The Oldies

My last installment in our Book Review Month turns back the clock and, hopefully, prompts you to question your assumptions.

As I was looking through my personal health/wellness library to select the final book(s), the heart disease and prevention books seemed appealing.  Then, of course, all of the healthy aging books wagged their canes at me and said, "Talk about us."  Next, the books on my strength training shelf tried to get my attention by flexing their binders.  Alas, it was the whisper of the antiques that won the challenge.  Why?  So that you will challenge what you hear. 

When you read or hear someone say "Three meals a day, no snacks," ask yourself "What is the history behind that?"  When you are told "Calories in, calories out...that is all that counts" question it.  Hopefully, you already wonder about the adage "No pain, no gain" for exercise.

These thoughts came from somewhere.  Research is always changing or confirming what we know (or think we know).  For example, in "Feeding the Family" by Mary Swartz Rose, a nutrition textbook from 1916, a diet of 1000 calories is advised for weight reduction.  (This particular diet even included snacks, if you want to call a single water cracker and a glass of water a snack.)  We now know the negative impact on metabolism of a diet that low in calories.  Also, a diet of 3000 calories was advised for a woman wanting to gain weight.  We also now know that hormones adjust, for a period of time, to more quickly burn off those "extra" calories.  It is not as simple as what the new (in 1916) research equipment could measure.  The body is complex.  Fortunately, the textbook was past the "tapeworm diet phase" of the 1800's.  There is wonderful information in "Feeding the Family," but by today's discoveries, 100 years later, it is not all accurate.  (Yet, we still hear the echoes of "It is easy...the more calories you cut out and burn off, the faster you will lose weight.")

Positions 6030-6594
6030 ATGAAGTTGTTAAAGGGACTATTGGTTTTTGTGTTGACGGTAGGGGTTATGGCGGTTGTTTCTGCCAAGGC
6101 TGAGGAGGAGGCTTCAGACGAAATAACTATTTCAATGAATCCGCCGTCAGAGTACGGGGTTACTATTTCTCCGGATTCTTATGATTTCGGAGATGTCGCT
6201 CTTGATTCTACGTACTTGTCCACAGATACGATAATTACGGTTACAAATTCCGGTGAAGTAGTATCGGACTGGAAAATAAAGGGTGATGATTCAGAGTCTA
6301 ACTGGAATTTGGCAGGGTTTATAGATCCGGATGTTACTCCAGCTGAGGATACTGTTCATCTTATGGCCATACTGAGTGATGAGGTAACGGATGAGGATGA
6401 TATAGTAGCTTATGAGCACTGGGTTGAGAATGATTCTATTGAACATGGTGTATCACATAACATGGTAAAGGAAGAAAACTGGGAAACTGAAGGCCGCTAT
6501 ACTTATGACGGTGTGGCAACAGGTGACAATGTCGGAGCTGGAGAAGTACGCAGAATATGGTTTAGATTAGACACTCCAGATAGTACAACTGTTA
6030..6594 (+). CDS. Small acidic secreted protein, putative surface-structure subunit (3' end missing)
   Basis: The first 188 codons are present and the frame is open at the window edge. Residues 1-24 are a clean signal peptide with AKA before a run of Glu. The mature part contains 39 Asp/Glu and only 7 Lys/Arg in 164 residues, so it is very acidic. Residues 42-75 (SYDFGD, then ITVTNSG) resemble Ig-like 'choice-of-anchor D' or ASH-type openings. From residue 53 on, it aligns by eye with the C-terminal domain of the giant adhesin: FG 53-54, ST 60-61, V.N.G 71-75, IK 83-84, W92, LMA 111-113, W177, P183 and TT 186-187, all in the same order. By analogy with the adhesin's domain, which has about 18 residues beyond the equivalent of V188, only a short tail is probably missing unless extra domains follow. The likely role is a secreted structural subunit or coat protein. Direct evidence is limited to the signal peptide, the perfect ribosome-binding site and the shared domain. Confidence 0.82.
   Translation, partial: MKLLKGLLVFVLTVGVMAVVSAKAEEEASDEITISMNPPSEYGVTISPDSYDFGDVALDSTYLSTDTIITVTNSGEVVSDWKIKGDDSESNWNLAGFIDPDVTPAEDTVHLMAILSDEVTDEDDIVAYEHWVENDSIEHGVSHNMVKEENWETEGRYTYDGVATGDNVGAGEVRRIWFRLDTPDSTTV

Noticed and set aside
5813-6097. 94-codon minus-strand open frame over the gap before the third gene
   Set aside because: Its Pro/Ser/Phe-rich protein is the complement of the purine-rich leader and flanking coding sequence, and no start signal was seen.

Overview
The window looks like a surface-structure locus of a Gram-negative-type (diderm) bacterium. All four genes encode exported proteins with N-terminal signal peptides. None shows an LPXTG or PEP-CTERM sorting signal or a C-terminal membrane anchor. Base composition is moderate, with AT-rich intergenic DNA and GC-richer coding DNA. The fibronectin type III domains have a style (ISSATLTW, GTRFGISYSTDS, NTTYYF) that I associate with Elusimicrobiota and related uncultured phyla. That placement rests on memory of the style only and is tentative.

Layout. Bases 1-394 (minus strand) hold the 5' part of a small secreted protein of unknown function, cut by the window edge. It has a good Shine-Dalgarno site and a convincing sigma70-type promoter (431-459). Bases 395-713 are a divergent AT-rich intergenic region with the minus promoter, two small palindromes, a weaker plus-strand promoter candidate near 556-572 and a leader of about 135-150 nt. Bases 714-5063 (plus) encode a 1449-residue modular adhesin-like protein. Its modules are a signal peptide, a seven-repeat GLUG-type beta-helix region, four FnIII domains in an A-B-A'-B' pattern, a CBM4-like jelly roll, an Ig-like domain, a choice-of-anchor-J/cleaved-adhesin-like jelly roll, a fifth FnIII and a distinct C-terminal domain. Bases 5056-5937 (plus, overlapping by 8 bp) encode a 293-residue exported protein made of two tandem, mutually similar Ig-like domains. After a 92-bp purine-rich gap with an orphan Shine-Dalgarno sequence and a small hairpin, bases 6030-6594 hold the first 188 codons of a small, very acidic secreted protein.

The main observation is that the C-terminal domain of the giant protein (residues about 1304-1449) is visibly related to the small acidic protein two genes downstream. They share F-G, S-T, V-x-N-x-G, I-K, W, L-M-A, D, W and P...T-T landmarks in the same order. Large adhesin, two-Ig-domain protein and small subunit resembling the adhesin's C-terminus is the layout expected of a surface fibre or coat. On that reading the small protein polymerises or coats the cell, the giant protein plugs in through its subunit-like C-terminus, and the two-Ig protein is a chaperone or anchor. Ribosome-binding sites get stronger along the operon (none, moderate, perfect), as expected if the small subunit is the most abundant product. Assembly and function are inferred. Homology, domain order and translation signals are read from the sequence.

A 1922 book on exercise, "Individual Gymnastics" by Drew Kinzly, has fantastic information on posture, strength, corrective exercises for posture, and flexibility exercises.  Almost all of the information is accurate even today.  However, a few of the exercises demonstrated we now know are dangerous for the neck or other joints. 

So, here's my challenge to you:  Go to an antique store or a used bookstore that carries older books (printed in the early 1900's) and glance through books on health.  You'll be surprised what has withstood the test of time and what hasn't.  Of course, you will also get some walking in around the store, and that is always a good thing.


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